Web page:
Anniversaries, like birthdays, tend to make one nostalgic. Today, Jon and I will celebrate 10 years of marriage. We got married on a lovely early fall day in Valle Crucis, NC, surrounded by friends and family.
Since then, Jon and I have done a lot of things together. We’ve moved twice, had a kid, each changed careers, and learned to cook WAY better. We’ve various adventures and surfed, swam, sailed, and snorkeled. And since life isn’t always an adventure, we’ve also vegged in front of the TV, built a fire pit, planted trees and cleaned house.
Marriage is both a learning experience and a compromise, and for most of us brings a lot of personal and mental changes. Looking back, I can see how we’ve both changed each other.
Jon’s lived with more tech in the last 10 years. He’s become more comfortable with online bill paying, smart phones, and internet shopping. I think he eats healthier (or at least more fruits and vegetables and less ramen noodles.) He is at least slightly more willing to get rid of things he no longer needs.
He’s changed, but I’ve changed more. In 10 years of marriage, I think I’ve changed for the better, not least in my spending habits and money management.
Saving Money Without Sacrifice
One of the first money lessons I learned from Jon was that any time you can save money without sacrificing anything, you’ve freed up money to do the things you want to do.
On our first Valentine’s Day together, Jon gave me a programmable thermostat.
I was completely bewildered by the sheer romance of this gift. My reaction: “Ummm, thanks?”
Jon tried to convince me that a programmable thermostat was actually a very romantic gift. It would save money that we could use to go out to dinner, travel, or save for the future. And we wouldn’t have to do anything different except keep the house a little less comfortable when we weren’t there.
He wasn’t trying to give me one romantic evening, he explained. He was trying to give me several.
Since then, Jon’s convinced me to try numerous small alterations in life that haven’t changed our lifestyle. His DIY projects save us considerable cash, allowing us to do other things.
He has convinced me, and now looking for easy savings is a habit. I’ve even done a few of my own projects, reducing our food waste and cutting our cable to the minimum. Every time we can make a substitution, cut back an expense, or give up something without impacting our quality of life gives us that much more to spend on things that will add to it.
I have more extravagant tastes than Jon. My family traditions include big Christmases, fancy vacations, and nice dinners out.
Jon’s family did camp outs, homemade Chinese dinners and second-run movies. Over the years, I’ve done a lot more laid back relaxed celebrations and diversions, and I’ve found them every bit as effective and enjoyable as the more expensive ones.
I was a bit of a snob, and Jon’s helped me get over that.
Life doesn’t have to be fancy to be good. More expensive or more elaborate aren’t always better. While I still want to pay for quality, I now do a much better evaluation of whether I’m getting the premium I expect when I spend a bit more.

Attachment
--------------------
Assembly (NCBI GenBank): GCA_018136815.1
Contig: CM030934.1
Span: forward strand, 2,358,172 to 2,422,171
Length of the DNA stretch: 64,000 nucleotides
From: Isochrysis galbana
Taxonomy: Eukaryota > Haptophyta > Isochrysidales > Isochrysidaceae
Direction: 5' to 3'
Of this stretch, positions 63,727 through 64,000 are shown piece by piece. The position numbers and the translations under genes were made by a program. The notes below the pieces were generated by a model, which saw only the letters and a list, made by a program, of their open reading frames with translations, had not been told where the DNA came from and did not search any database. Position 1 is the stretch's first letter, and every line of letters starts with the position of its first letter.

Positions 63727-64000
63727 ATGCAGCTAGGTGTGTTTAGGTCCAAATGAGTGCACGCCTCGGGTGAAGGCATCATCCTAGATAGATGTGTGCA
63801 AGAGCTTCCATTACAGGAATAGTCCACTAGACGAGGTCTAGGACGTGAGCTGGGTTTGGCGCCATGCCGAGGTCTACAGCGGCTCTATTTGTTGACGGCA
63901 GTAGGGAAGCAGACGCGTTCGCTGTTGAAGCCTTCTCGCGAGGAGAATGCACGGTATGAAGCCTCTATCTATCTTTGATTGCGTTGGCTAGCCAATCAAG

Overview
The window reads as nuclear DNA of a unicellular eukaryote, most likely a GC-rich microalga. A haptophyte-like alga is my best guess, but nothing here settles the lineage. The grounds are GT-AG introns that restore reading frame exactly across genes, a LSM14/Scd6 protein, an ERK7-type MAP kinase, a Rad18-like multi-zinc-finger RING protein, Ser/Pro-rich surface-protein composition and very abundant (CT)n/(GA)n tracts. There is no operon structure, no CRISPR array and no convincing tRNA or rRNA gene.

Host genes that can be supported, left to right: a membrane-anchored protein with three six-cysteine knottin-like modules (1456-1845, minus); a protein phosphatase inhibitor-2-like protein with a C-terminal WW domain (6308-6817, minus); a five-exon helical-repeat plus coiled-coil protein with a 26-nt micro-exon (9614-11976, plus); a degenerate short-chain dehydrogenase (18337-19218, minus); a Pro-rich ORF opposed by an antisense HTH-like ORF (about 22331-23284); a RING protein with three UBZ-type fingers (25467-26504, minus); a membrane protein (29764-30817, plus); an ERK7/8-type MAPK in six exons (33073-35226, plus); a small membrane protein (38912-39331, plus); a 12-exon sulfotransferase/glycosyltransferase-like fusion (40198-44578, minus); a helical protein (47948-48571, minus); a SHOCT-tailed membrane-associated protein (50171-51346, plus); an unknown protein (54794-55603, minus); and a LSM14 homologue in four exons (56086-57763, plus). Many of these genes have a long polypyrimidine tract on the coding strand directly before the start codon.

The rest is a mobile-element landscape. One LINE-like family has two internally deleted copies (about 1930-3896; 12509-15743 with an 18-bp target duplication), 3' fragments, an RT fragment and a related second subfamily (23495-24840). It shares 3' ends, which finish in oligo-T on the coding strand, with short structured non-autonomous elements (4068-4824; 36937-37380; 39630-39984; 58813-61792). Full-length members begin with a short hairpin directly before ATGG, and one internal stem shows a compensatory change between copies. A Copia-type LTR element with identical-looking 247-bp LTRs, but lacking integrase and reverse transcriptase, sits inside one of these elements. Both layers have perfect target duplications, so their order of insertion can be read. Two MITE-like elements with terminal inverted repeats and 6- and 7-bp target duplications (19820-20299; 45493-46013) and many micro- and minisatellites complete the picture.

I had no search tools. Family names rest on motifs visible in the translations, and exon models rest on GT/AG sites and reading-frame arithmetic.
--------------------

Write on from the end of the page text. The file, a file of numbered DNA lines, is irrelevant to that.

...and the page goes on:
Without Jon spurring my interest, I would never have started this blog.
When Jon and I got married, I had spent most of my work life with one small highly idiosyncratic used book store company. I had no idea how most businesses worked. I invested and saved some money, but I just knew the basics.
Jon called himself an “occupational tourist.” He’d worked in multiple roles for different companies and had an MBA. He was working on his securities license. He was a lot more savvy about jobs, businesses and money.
Where I watched Buffy the Vampire Slayer and Project Runway, Jon watched business news for entertainment.
Soon I paid attention to business news, too. Then, knowing I wanted more from my career than the book stores could offer, I went for my own MBA.
Before Jon, I didn’t talk too much about money. With Jon, I talked about money or business on a daily basis. I read more. I paid attention. I became a lot more savvy.
Most importantly, I became a lot more curious. Money was interesting, and I had a lot more to learn.
I Can’t Do Everything
Jon and I were both older when we married, and I had gotten used to doing things by myself, for myself.
Some things were easy to release to Jon. When he wanted to mow the lawn or take care of the cars, I didn’t quibble. I knew his handyman skills were more advanced than mine.
Letting him take care of Little Bit’s college fund? I found that more difficult, but just as important. I didn’t distrust his abilities. I just had trouble letting go control. I wanted to make sure our daughter had money set aside for her future.
So did he.
I had to accept that as part of a couple, I’d have to sometimes let him make decisions for us. I had to trust they would be the right ones. Jon would make good decisions, even if they weren’t the same ones I’d make.
I still find it difficult to let someone else drive
my our finances, even if I know I can easily grab the wheel as needed. But I find that the more I practice sharing control, the more I’m able to let go in other areas and the less stress I feel.
10 Years of Marriage
So thanks, Jon. Thanks for 10 years of marriage. Thanks for your goofy dad jokes, mad maintenance man skills, endless patience, and frugal nature. Here’s to many more years of camp fire conversations exploring the world and coparenting.
What lessons have you learned from your money marriages/relationships? How have they made you a better person?